Since the dawn of time the transmigration of species has been constant. Whether drifting on ocean currents, floating on winds across vast distances, or being assisted by various other means, organisms large and small have found ways to pioneer new areas. Nature is never static. Any one moment in natural history is just that, a moment, never to be repeated again. It's a vibrantly dynamic system.
Humans have certainly aided and abetted a vast array of organisms in their movements. Since the earliest people walked the earth we've stirred the pot, so to speak. Something as simple as unwittingly carrying a seed stuck in a sandal might introduce a plant to a whole new environment. Trade in the early days brought exotic plants and animals to a widening world; a world sometimes receptive to its new guest, sometimes hostile.
Once we began sailing the seas things sped up considerably. Diseases, once confined to certain areas of the known world, were now unleashed on populations of peoples with little defense. Exotic plants and animals were introduced to all corners of the world. Islands, those isolated and biologically insulated spots of land, were irreversibly affected by such critters as domestic swine, goats and rats which quickly (and in most cases, permanently) established themselves in their new environment.
Enter the railroad, the automobile, and the airplane. Today the introduction of exotic species happens overnight in all corners of the reachable globe, even right at home. The first example of spotted knapweed (an NDSU publication calls it "an aggressive, introduced weed species that rapidly invades pasture, rangeland and fallow land and causes a serious decline in forage and crop production") in Cass County was found along railroad tracks in West Fargo. It's not hard to imagine a single seed hopping a ride on a rail car in Montana before finally being blown off here.
Sometimes we even mix things up on purpose. Results run the gamut from success to abject failure. European starlings and house sparrows were intentionally brought over from the Old World. Both species quickly expanded, thrived on their new continent, and continue to meddle with our native array of avifauna. The common carp was another idea gone bad. First introduced to America in 1831 as a food fish, this Eurasian species has become the bane of nearly every freshwater system in the country.
Leafy spurge was thought to have arrived here in sacks of grass seed in the early 19th century. It is one of the major noxious weed species in many states, including North Dakota. In an ironic twist, we've come to biologically combat leafy spurge with yet another exotic complex of species - flea beetles. And so it goes.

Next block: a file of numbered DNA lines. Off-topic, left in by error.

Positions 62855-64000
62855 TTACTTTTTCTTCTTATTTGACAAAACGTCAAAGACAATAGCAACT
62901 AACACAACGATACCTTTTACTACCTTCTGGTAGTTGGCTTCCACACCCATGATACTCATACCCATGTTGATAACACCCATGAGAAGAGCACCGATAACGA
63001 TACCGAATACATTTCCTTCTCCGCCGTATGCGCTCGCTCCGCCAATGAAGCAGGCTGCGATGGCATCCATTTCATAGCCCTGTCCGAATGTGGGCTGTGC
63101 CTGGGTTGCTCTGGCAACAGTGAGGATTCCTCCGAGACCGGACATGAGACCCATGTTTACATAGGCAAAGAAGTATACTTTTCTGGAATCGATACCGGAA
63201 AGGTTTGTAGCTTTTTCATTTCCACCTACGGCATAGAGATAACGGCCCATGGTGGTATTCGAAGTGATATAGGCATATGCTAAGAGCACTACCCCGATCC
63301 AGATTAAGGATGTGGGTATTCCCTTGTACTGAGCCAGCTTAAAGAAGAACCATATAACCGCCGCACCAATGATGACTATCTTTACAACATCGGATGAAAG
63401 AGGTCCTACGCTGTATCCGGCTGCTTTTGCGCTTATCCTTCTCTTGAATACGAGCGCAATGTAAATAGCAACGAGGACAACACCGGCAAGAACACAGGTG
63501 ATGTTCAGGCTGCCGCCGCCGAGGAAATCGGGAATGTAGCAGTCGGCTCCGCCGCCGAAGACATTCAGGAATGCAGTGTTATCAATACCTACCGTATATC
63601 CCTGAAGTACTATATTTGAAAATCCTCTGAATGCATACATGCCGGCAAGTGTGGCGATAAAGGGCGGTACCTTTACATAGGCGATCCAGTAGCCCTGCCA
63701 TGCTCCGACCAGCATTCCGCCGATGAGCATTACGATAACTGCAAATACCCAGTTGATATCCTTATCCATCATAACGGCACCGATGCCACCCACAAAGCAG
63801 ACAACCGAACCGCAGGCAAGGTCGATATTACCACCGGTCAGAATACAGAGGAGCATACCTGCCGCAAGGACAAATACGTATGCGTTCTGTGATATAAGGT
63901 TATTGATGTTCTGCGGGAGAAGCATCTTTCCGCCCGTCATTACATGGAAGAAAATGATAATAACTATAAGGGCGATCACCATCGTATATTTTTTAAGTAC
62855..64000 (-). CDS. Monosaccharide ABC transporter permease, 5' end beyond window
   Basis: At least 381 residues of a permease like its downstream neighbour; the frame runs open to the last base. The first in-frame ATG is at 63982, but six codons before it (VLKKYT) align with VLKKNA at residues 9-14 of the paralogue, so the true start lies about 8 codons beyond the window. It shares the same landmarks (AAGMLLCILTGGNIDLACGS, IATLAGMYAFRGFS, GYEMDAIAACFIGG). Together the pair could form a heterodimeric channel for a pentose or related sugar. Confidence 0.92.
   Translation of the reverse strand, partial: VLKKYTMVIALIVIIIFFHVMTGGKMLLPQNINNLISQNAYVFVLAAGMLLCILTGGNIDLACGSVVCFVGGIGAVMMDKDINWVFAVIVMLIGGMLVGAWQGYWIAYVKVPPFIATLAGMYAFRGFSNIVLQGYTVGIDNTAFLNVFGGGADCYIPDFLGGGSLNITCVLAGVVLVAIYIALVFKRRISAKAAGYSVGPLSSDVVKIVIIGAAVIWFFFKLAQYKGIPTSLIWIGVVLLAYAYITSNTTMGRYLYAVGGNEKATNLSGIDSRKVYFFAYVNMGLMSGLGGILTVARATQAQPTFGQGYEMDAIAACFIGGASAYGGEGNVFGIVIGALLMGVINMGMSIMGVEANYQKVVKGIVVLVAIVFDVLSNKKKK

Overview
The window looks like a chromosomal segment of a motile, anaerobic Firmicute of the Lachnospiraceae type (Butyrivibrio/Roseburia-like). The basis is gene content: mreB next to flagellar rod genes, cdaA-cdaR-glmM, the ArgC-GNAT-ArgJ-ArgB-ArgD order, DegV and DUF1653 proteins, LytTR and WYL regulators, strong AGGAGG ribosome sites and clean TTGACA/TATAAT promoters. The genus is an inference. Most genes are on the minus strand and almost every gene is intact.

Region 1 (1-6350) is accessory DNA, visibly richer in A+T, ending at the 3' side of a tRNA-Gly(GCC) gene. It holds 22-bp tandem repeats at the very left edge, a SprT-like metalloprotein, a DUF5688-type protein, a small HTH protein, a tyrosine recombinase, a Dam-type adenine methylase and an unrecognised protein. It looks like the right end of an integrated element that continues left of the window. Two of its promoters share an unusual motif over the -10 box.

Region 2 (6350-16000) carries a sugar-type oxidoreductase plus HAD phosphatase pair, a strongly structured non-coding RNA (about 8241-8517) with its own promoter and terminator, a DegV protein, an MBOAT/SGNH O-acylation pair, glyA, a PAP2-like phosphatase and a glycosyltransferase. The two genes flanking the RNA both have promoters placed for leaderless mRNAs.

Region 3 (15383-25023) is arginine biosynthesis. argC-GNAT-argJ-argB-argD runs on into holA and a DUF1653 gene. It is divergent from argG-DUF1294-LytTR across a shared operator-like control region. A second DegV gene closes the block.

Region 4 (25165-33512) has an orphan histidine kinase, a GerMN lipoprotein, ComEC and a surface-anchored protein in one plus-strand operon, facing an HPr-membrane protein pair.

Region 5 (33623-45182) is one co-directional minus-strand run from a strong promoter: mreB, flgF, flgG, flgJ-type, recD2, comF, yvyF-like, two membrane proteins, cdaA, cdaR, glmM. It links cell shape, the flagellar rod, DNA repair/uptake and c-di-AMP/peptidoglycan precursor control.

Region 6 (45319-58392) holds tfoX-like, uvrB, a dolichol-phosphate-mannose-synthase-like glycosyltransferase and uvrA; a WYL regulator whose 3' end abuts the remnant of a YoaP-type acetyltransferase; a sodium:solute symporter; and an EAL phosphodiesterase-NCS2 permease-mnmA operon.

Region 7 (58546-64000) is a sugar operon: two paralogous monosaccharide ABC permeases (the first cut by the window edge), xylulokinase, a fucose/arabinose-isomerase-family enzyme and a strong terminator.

Targets for hunters and fisherman have long been on the introduction menu as a means to enliven the sports. Rainbow trout, muskie, and Chinook salmon are a few examples of apparent success with exotics in North Dakota. All offer a fishing experience unlike another.
The history of bighorn sheep in North Dakota serves up another dish of irony. Lewis and Clark encountered the animal in 1804. Years later the animal - dubbed "Audubon's" bighorn sheep - was extirpated leaving a gaping hole in our native landscape. "California" bighorn sheep (from British Columbia) were reintroduced to the Badlands in 1956 where its success is evident today. Originally it was thought the two subspecies were distinct, leaving us with an arguably "exotic" introduction. Recent evidence, however, belies that belief. It's very likely both are merely populations of the nominal Rocky Mountain bighorn sheep.
The ring-necked pheasant might be the poster child for successful game introduction. The Asian bird was released in America beginning in the middle of the 19th century. Where it has thrived, an entire hunting culture has grown up around it. It could reasonably be argued that certain counties in North Dakota rely on the bird for a large percentage of their taxable income.
We will continue to witness new organisms colonize places where they hadn't been - some intentional, some not. We'll struggle with some (swine flu, Norway rat, Eurasian milfoil) and enjoy the benefits of others (gray partridge, sugar beet, Black Hills spruce). For those longing for the "way it used to be," forget it. The biological landscape is a continually moving target. Our grandchildren will very likely deal with species we've never even heard of.
Corliss is a West Fargo resident, avid birder, and ND Game and Fish volunteer instructor. He serves as a corporate pilot for Forum Communications. Corliss maintains an outdoors blog at areavoices.com/kcorliss. firstname.lastname@example.org.